In the USA, as stated, if I could summarize the overall situation it is that the Canadian Lynx is endangered (used in a common sense dictionary definition way) and needs protection (under the Endangered Species Act). We know that Canadians like to hunt and trap so I'd expect this wildcat to be in a pretty precarious state in Canada to. Is there political pressure being brought to bear to allow people to continue to trap and hunt this cat in Canada?

In the USA a legal action was commenced to force U.S. Fish and Wildlife Service to reevaluate earlier findings on the Canadian Lynx's status in the wild. The action was commenced by the Defenders of Wildlife and 14 other plaintiffs. The District Court found for the plaintiffs and made and order that set aside the earlier findings requested that the Service reconsider. Does the need to start legal proceedings indicate political pressure from the hunting and shooting lobby in the USA and is the same thing going on in Canada?

In Canada the Lynx is trapped in all provinces & territories except New Brunswick, Prince Edward Island, and Nova Scotia (src: http://www.hww.ca). This website does say though that human activity does not seem to be threatening lynx populations. I wonder if that is true. One thing is for sure, no one knows. This means the IUCN Least Concern (LC) designation is not based upon an actual assessment. Perhaps it designated LC because it does not have the information? It is not uncommon for even well organized conservation projects to be unable to accurately assess population sizes of wildcats as they are very secretive (wisely some would say).


There aren't that many good videos of the Canadian Lynx on YouTube. This one gives a nice feel for the size and overall appearance.


One last point on the fur trade. Trappers use traps, of course. Can these traps differentiate the targeted animal from any other and do the trappers care? The fact is there is a lot of collateral damage done to wildlife in the name of trapping the Canadian Lynx for its skin. The Lynx can be legally trapped in all provinces of Canada except Nova Scotia. There would seem to be an acceptance that the leghold trap will eventually be banned - why not ban it now? It is a very cruel device. I know that I am the opposite in character to the Canadian trappers but I find what they do terribly cruel and wrong. I don't see a need for it in 2009. Trapping for the skins of any animal is old fashioned. That time is over. It is a legacy of a poorer past. Better than banning the leghold would be to ban trapping and hunting of this cat altogether. The Lynx is not found on Prince Edward Island. I presume that it was there once but has be trapped to extinction - wrong?... please tell me.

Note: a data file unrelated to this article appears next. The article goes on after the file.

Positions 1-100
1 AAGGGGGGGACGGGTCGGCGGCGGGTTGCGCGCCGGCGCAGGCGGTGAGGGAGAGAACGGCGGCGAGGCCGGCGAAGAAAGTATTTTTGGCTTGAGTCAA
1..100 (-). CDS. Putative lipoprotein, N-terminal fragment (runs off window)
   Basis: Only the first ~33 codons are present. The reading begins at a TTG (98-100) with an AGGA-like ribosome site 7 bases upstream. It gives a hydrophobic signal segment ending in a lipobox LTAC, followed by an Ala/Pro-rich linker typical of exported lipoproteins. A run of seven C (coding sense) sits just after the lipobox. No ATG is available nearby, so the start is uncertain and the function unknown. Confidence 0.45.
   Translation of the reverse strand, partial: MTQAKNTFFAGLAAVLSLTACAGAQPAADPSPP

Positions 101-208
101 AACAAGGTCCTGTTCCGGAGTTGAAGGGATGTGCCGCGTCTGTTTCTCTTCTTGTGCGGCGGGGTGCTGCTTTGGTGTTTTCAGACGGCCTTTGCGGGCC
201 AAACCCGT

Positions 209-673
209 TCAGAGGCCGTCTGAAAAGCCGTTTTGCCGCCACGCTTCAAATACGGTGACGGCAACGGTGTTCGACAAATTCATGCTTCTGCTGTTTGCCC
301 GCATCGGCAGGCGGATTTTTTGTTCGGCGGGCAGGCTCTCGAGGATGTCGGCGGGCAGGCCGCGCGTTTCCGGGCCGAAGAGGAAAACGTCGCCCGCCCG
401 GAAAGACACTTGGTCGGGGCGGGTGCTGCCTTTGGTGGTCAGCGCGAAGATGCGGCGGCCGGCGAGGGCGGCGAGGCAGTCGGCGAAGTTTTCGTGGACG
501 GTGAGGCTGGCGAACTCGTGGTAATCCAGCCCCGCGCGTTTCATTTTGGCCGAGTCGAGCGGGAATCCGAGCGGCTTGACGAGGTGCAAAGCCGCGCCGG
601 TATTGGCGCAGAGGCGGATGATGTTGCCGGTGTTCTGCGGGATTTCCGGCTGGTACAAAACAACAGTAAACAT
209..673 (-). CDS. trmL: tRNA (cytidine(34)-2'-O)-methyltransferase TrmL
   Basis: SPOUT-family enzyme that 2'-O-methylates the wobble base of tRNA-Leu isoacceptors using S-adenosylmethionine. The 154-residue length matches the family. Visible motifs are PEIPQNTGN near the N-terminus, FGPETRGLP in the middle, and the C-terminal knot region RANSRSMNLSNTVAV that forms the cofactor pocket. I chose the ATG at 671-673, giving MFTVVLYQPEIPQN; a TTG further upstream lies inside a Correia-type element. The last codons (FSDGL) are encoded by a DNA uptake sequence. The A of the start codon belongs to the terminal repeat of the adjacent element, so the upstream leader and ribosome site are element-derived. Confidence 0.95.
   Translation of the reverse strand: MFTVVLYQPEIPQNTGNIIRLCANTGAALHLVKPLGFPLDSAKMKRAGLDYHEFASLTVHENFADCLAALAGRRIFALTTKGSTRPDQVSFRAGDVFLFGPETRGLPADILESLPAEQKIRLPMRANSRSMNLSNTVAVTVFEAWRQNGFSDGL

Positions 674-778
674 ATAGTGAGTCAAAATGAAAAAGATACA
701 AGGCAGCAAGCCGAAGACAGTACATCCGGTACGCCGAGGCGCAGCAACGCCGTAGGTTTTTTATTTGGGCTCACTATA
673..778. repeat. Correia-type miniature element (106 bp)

Well, this video is not the best quality but it is good quality in one way, it shows the Canada Lynx in the wild, nervous of humans and gives a nice feel for behavior in the wild (and size too).


Appearance - Behavior etc.

Canadian LynxThe appearance is well documented and what gives this cat a special appearance, the coat, is well stolen and it is the cause of the animal's demise as mentioned. I have difficulty writing about a cats appearance when it is shot because of its appearance. If the cat was simply admired for its appearance then I would be better motivated to discuss it and praise it.

The coat is naturally ticked. In short it is a tabby cat coat. A coat with which we are very familiar in the domestic cat (see cat coats tabby).

The Canadian Lynx can be mistaken for the American Bobcat, a similar but smaller wild cat. You can see both in the video above. The Bobcat lives at a lower height above sea level that the Lynx. The Lynx is designed for walking on snow. For me the three outstanding features are (a) what are called "lynx ears" meaning the hair at the tip of the ear (b) the large snow shoe like paws (for getting around in the snow) and (c) that amazing and very distinctive ruff, which is quite unlike the usual ruff. The ears of the Lynx are more pointed or triangular than the ears of the Bobcat and the hair tips are longer. 75% of the Lynx's diet is snowshoe hares. Hunting at night this cat will usual make one large jump to catch the hare.

I think I need to make a conclusion. This is it. We don't know how many Canadian lynx there are in the wild. I allege that we misrepresent the position through the IUCN Red List, which although well intentioned are dependent on information from sources that have self interest at heart and not accuracy of data. We are being stupid in not dealing with the issue properly and honestly. Our behavior in relation to the Canadian lynx is similar to that with global warming or over fishing. Business rules. Short term thinking rules. Apathy lets business rule the situation.

Update: Canada lynx prey in Alberta - a charts showing prey items as a percentage of overall prey. Also see Canada lynx food chain.



Canadian Lynx to Wild Cat Species
Photos of the Lynx published under creative commons license: